In its latest form, Strategic Sourcing is now tied into category management, meaning companies are hiring or developing sourcing experts for their individual spend categories — telecom, media buys, office equipment — or departments — Capital Projects, Marketing, IT — and restructuring their departments with the goal of achieving near 100% spend under management. With dedicated sourcing experts managing each category and an intense focus on supplier relationships, those sourcing departments effective in category management are not only able to take advantage of market conditions today, but are better able to predict future market conditions and opportunities within the managed categories.

Even utilizing these strategies, a common problem remains. These sourcing teams lack the institutional clout within their organization to be effective in managing spend. SOPs are reluctantly followed, if they are followed at all, by the end users, and the majority of the end users and stakeholders do their best to avoid involving the sourcing team. Additionally, sourcing initiatives are often dead on arrival, killed in the name of deadlines or supplier relationships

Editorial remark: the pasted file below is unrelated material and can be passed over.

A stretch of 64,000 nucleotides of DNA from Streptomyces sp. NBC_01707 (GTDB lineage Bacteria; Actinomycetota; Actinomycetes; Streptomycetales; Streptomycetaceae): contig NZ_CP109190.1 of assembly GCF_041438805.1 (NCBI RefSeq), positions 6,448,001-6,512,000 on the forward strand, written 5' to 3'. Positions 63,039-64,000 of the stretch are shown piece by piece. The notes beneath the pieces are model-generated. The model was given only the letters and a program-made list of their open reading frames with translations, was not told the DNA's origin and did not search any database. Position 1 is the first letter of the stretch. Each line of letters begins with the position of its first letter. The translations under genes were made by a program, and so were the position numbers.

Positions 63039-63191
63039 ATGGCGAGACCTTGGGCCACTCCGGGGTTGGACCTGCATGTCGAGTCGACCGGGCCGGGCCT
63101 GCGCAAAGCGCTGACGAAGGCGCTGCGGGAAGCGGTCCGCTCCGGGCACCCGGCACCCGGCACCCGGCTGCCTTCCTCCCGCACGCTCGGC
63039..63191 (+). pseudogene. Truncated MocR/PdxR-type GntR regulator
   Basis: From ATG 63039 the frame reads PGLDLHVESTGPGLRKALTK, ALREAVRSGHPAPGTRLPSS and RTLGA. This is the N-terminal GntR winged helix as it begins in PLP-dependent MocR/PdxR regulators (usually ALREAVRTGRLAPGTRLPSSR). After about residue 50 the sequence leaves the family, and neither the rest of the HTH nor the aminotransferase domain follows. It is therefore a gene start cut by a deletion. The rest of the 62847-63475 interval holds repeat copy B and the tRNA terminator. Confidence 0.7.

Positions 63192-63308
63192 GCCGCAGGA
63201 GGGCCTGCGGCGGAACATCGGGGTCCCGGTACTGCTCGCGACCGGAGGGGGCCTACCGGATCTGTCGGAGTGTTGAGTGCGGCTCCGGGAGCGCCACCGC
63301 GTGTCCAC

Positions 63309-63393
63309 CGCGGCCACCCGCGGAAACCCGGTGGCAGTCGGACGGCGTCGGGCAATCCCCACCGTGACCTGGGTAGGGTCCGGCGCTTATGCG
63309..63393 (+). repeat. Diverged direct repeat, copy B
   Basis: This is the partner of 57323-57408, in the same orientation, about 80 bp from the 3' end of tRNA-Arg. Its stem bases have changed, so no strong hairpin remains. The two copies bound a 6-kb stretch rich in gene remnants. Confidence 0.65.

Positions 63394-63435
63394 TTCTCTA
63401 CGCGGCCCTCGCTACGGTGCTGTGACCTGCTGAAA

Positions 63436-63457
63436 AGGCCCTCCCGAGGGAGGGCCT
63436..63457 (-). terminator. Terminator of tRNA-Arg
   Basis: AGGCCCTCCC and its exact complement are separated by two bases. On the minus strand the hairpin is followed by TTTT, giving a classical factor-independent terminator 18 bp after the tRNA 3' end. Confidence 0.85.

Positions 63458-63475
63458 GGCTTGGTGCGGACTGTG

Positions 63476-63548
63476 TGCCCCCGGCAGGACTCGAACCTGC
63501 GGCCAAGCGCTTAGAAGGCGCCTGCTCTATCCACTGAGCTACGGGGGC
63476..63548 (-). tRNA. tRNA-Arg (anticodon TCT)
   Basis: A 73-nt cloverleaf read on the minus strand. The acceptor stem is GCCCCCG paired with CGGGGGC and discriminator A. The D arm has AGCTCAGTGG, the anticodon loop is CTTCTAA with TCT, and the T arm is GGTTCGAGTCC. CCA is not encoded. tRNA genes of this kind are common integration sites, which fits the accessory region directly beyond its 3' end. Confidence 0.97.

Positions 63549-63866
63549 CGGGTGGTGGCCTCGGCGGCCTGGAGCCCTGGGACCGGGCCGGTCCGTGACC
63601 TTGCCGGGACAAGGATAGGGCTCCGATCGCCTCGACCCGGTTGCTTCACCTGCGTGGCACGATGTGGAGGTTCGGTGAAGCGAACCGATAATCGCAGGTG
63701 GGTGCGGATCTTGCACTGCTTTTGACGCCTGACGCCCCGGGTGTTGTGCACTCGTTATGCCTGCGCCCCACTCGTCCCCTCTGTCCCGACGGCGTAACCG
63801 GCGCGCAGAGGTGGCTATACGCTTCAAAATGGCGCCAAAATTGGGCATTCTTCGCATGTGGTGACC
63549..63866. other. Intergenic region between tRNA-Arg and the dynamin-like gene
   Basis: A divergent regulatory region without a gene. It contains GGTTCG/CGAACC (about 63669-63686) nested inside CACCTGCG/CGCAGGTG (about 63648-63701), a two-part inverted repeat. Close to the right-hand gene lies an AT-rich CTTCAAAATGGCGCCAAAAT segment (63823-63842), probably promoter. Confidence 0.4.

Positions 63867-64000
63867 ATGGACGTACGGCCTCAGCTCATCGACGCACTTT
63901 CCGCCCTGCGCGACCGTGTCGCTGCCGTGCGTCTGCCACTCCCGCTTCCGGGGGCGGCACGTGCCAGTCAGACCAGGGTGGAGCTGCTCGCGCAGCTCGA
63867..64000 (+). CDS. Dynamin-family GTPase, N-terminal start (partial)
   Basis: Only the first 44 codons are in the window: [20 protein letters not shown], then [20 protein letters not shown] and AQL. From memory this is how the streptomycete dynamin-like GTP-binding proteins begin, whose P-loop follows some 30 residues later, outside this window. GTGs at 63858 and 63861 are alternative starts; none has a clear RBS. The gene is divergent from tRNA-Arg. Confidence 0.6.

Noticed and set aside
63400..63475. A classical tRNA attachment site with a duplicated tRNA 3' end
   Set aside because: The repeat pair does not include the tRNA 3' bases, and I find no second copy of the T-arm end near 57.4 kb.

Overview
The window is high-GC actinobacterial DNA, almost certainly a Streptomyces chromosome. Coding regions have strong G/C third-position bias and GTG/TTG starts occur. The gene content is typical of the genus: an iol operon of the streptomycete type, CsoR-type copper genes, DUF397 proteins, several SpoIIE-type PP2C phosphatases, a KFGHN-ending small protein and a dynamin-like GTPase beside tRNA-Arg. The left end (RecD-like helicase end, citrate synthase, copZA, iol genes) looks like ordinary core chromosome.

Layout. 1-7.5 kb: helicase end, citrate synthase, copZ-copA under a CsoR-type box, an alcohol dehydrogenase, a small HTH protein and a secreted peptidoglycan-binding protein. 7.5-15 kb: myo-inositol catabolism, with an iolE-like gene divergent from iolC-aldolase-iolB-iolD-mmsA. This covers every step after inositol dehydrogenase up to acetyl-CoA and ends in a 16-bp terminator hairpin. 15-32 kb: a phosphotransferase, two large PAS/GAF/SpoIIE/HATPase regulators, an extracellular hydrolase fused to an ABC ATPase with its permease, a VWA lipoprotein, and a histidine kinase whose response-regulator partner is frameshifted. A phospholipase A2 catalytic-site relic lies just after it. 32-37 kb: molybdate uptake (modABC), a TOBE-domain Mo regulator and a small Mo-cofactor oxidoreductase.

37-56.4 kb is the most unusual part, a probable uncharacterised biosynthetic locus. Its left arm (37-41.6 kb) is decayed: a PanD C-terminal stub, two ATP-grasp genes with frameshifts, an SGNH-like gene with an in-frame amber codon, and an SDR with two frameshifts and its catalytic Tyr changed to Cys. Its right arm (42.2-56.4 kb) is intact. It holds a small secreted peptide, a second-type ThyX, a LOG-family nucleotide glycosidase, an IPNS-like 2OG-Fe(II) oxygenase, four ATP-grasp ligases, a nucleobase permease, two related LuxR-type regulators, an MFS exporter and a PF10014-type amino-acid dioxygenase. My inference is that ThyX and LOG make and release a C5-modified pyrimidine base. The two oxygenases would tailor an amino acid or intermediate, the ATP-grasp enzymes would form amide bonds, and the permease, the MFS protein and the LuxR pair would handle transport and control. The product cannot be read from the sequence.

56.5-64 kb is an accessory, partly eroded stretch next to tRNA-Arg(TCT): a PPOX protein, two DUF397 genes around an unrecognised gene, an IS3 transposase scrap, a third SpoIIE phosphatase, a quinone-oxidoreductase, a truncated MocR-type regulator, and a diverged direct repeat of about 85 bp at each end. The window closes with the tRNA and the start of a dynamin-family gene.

The Change Management Era

So, that’s a short history of Strategic Sourcing’s development. So where is the industry going from here?

From what I have seen in the work we perform for the clients of Source One, category managers must now become “change managers”. “Change managers” are those leaders who can navigate their organization’s structures and barriers to be effective, and transition their department’s role from that of a reactive-tactical resource to one that is proactive and strategic.